Archive for December, 2010
The First Tamarillos

The First Tamarillos

Posted 23 December 2010 | By | Categories: Animals, Flowers, fungi, Gardening, Growing Food, Pest control, Plants, Seagarden | Comments Off on The First Tamarillos

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Delighted to see the first tamarillos emerging like jewels from these fast-growing trees. The leaves have been attracting aphids, but they seem responsive to strong sprays of water shooting them off. I’m not sure the occasional chili pepper garlic spray did much more than the water on its own.

I’ve also harvested my first few potatoes out of the strawberry patch. The strawberries, raspberries and blackberries are all still coming through strong. The blueberries are almost ripe, and the myrtus ugni are starting to form visibly behind the flowers. Feijoas are also fattening up even while still in bloom.

The area by the front door has filled up with fragrant star jasmine, which is apparently a seductive scent for cats as well as humans. At least for the the one below, who’s been hanging out on the front step a lot lately. When I approach to say hi, the cat scats. Directly across in the fernery, the nikau palm’s looking healthy, as are the native punga┬átree ferns.

There are also some mysterious mushrooms in the lettuce. Does anyone recognize these fungi? I appreciate your help in comments!

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Growing Nutella and Candyfloss

Growing Nutella and Candyfloss

Posted 16 December 2010 | By | Categories: Container Gardening, Flowers, Food, Gardening, Growing Food, Plants, Seagarden | Comments Off on Growing Nutella and Candyfloss

[singlepic id=173 w=310 float=left] This week, I am so excited to welcome an infusion of exotic plants (all from Subtropica): inga bean, chocolate gardenia, vanilla passionfruit, Chinese ginger, galangal and a dwarf date palm. I feel a bit like Willy Wonka composing a fantasy garden of candyfloss (inga bean) and nutella mangosteens (chocolate gardenia). Let’s see how they grow!

Ginger Chinese (Zingiber officinale var. sinensis) This is very similar to the ginger you buy in the shops. It has pungent yellow roots and is fairly easily grown outdoors, in a semi shaded position. Non invasive. A great plant for the vege garden.

Ginger Galangal – Red (Alpinia galanga) Also known as Thai ginger, this pretty plant has aromatic roots that are used extensively in Thai cooking. It will grow well outdoors in NZ in a frost-free spot with adequate moisture and semi-shade. The flowers have a red tinge, hence the name.

Inga Bean (Inga Edulis) A highly ornamental tree with huge bean pods up to 15 cm, containing candyfloss-like edible pulp. Leguminous tree. Ripens June-July. Will bear three years from seed. Beautiful white pohutukawa like flowers in January and February.

Dwarf Date Palm (Phoenix roebellenii) This very attractive small palm has graceful, arching,deep green fronds. In its native Laos it produces small black edible fruits that resemble dates. It may be harder to get it to fruit here, but it will be an attractive addition to any subtropical garden.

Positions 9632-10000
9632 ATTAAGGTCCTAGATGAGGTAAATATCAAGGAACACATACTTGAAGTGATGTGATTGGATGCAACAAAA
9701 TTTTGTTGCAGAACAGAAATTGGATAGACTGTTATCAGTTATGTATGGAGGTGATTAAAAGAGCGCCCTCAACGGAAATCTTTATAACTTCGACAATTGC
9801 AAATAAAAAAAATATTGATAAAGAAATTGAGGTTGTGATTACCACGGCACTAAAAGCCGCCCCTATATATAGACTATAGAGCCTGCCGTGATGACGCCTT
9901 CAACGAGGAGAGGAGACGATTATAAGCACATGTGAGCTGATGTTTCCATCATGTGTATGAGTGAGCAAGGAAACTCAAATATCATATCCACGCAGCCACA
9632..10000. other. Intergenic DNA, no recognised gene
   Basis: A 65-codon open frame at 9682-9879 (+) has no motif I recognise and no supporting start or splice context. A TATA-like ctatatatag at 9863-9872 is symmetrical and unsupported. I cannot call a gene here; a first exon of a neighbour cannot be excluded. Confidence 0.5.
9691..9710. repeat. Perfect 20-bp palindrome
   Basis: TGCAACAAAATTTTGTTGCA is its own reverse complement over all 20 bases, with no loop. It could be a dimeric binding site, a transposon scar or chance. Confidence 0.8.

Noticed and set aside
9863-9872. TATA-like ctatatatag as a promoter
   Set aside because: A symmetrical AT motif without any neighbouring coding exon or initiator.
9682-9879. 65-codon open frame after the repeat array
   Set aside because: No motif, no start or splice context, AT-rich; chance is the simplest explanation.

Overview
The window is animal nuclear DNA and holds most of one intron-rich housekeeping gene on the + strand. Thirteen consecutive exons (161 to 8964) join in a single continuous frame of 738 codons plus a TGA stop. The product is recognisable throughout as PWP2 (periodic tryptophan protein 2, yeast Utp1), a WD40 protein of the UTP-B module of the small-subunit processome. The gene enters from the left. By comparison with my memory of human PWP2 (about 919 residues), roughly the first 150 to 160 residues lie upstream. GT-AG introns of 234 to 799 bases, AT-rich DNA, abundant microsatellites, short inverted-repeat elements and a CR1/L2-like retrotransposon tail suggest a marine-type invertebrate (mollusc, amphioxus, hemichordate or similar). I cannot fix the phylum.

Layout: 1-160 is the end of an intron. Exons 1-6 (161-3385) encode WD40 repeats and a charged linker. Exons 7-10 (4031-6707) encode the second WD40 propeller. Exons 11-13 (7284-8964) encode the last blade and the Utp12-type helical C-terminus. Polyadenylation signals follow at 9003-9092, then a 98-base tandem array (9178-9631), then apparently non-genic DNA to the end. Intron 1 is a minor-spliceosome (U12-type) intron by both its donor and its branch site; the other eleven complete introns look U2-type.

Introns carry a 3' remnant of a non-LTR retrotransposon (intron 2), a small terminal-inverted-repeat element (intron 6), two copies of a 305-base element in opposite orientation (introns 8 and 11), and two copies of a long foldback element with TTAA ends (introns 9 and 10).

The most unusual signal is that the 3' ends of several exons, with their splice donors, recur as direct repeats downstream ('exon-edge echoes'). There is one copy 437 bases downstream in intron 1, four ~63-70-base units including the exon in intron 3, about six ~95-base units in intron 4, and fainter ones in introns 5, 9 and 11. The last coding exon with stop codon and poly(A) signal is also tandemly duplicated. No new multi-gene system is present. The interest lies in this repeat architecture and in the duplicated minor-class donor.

Chocolate Gardenia (Atractocarpus fitzalani) Also known as yellow mangosteen, this Australian native has small, highly scented flowers followed by medium-sized sweet orange fruit, that I am told tastes like Nutella. It comes from the more tropical north, but will grow in a warm sheltered situation here. If the conditions are not warm enough, it won’t fruit but will still produce flowers. Not frost tolerant.

Passionfruit Vanilla (Passiflora antioquiensis) A really special passionfruit, the ripe fruit are long with a yellow skin when ripe and a very sweet, rich aromatic pulp. My favourite. The vines have narrow dark green leaves and a reddish stem. Non-invasive. The flowers are being beautiful large tropical looking scarlet flowers growing to 10-12 cm across and with purple blue centres. Flowers appear Spring and Autumn.

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Summer Comes Alive

Summer Comes Alive

Posted 09 December 2010 | By | Categories: Container Gardening, Flowers, Food, Gardening, Growing Food, Plants, Seagarden, Seasons, Uncategorized, Vegetables | Comments Off on Summer Comes Alive

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Summer has truly come alive. The first tomatoes, brandywine, are plumping up on the vine, and everything’s growing in full and lush.

Loving the fire-like blossoms on the native harakeke (phormium). For the last few days, a new drama has unfolded in the meditation garden outside my office: a blackbird smacks down a large stick insect and proceeds to wrestle it into submission. So far, the blackbird has won every match.

The vertical gardens are a delight this season. The strawberries (chandler, elsanta, gaviota) are doing exceptionally well and sending out runners to the tiers below. I’m still enjoying excellent strawberries from the patch that was planted before I arrived on the scene, but I have read that the plants weaken after a few years and succumb to pests and diseases.

Happy I interspersed lettuce with edible violas in the vertical planters – they’re visually delightful, and the flowers are lovely on salads and dishes. Also happy to see the potatoes planted in the bases are thriving. Will the new nutty celery succeed? Time will tell.

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